The exhaust system is one of the most complicated parts of your vehicle. Several parts make up an exhaust system, including the manifold, flex pipe, catalytic converter, isolators, muffers, and, one that people often don’t know too much about, the resonator. The exhaust system’s goals are to improve performance and safety of the vehicle, and part of that is a result of the resonator.
The purpose of a resonator, similar to a muffler, is to alter the engine noise before exiting the vehicle. Many people will then ask, “What’s the difference between a resonator and a muffler? Why do I need a resonator? And how does the resonator interact with the rest of the exhaust system?” So, the Performance Muffler team is here to break down these essential questions.
What Does a Resonator Do?
Because a car can make a lot of noise, there are some parts built into the exhaust system to reduce any excessive noise. That’s where a resonator comes into play. In the exhaust system, a resonator is right before the muffler, and it assists the muffler’s objective of reducing a vehicle’s noise.
A resonator will alter the sound so that it is more effectively able to be “muffled” by the muffler. Specifically, acoustic engineers have designed it to be an echo chamber to cancel out certain sound frequencies. Another way of thinking about it is that a resonator prepares noises before they enter the muffler.
What Is the Difference Between a Resonator and a Muffler?
There’s one key distinction between a resonator and a muffler, and that is the muffler reduces engine volume while a resonator simply changes engine sounds. The resonator and muffler work as a duo to alter and reduce wavelengths produced from the engine before they exit the vehicle. If they weren’t there, your car would be excessively loud.
Should I Have a Resonator?
You may be reading this, and wondering just like many gearheads, “Do I need a resonator?” It is a good question, because you don’t even need a muffler. You can remove it in what’s called a “muffler delete.” And the same is true for a resonator: you don’t need it, especially if you don’t have a muffler.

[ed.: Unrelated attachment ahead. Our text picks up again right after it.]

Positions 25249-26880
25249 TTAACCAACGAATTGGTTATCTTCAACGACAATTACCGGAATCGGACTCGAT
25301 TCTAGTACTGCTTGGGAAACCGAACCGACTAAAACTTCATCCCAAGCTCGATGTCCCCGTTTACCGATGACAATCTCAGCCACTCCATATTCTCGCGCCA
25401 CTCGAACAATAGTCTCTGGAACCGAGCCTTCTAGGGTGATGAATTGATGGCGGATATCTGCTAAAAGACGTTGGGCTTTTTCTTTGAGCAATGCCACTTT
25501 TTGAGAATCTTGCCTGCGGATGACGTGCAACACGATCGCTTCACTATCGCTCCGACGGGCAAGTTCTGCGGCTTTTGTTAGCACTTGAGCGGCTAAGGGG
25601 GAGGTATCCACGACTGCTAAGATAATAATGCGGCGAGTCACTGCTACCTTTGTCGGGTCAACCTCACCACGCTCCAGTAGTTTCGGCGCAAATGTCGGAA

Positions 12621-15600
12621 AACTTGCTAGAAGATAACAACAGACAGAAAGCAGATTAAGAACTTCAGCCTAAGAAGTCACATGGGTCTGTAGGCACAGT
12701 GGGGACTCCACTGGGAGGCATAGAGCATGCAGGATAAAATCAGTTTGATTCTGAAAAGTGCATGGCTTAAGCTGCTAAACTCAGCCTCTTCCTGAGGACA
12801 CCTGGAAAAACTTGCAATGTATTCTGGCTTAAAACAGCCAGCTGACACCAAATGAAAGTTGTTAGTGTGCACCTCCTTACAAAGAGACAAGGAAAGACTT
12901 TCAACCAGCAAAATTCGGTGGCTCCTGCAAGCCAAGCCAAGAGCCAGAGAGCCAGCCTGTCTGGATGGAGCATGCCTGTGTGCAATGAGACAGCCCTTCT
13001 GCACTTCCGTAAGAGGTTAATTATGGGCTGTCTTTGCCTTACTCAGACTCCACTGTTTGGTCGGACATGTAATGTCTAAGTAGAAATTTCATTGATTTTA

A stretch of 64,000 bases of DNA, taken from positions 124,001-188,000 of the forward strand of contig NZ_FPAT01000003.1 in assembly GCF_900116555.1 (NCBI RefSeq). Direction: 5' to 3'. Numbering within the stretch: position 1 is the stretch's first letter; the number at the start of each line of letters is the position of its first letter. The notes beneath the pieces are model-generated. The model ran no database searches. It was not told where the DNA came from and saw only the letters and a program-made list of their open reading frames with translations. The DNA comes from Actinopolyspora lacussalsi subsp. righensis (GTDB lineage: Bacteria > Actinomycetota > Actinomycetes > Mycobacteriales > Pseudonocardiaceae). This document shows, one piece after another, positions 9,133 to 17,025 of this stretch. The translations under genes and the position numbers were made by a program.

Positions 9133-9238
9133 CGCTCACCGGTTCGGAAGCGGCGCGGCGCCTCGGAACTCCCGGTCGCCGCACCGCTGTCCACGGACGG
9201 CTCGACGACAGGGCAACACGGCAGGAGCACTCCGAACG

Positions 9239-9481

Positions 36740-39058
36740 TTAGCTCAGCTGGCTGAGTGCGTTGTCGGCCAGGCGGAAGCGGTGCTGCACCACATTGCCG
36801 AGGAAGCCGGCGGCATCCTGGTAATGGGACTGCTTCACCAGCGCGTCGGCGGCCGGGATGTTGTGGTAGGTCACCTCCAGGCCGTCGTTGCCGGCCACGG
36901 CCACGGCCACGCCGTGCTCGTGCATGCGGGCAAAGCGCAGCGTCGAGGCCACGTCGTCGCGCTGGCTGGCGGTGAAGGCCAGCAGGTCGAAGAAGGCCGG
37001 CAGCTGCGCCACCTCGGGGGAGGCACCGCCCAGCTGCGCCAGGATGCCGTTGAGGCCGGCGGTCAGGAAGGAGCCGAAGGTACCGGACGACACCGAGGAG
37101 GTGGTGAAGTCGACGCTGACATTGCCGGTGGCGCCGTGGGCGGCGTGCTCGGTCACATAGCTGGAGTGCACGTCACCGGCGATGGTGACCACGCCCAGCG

When getting rid of a muffler, you get better performance and a racecar-like sound. When getting rid of a resonator, you lighten your vehicle’s weight and alter the engine’s exiting sound. But a quick caveat: if part of an exhaust system is missing, an engine can fail an emissions inspection. This is why it’s important to first communicate with professionals before altering your vehicle. After all, many will leave a car as is, but a resonator certainly doesn’t hurt a car and can be removed if desired.
Final Thoughts to Resonate With
When dealing with a resonator, you can just think of it as a “pre-muffler.” It’s there to assist the muffler’s performance by first preparing and changing sounds to later be cancelled out and diminished. And if you don’t need a muffler, then you certainly don’t need a resonator, but it is all up to how you want your car to be changed and perform.
About Performance Muffler
Of course, there’s a lot of moving parts when it comes to any work on your vehicle’s exhaust systems. You can modify it for more noise, less noise, or the perfect noise. There are other things to change your exhaust sound, including the layout of the exhaust system itself (dual vs. single exhaust system) and exhaust tips.
If you want some experts you can trust for the best when it comes to your vehicle, contact us at Performance Muffler. We’ve been a top custom exhaust shop in the Phoenix area since 2007, and we pride ourselves on being the best.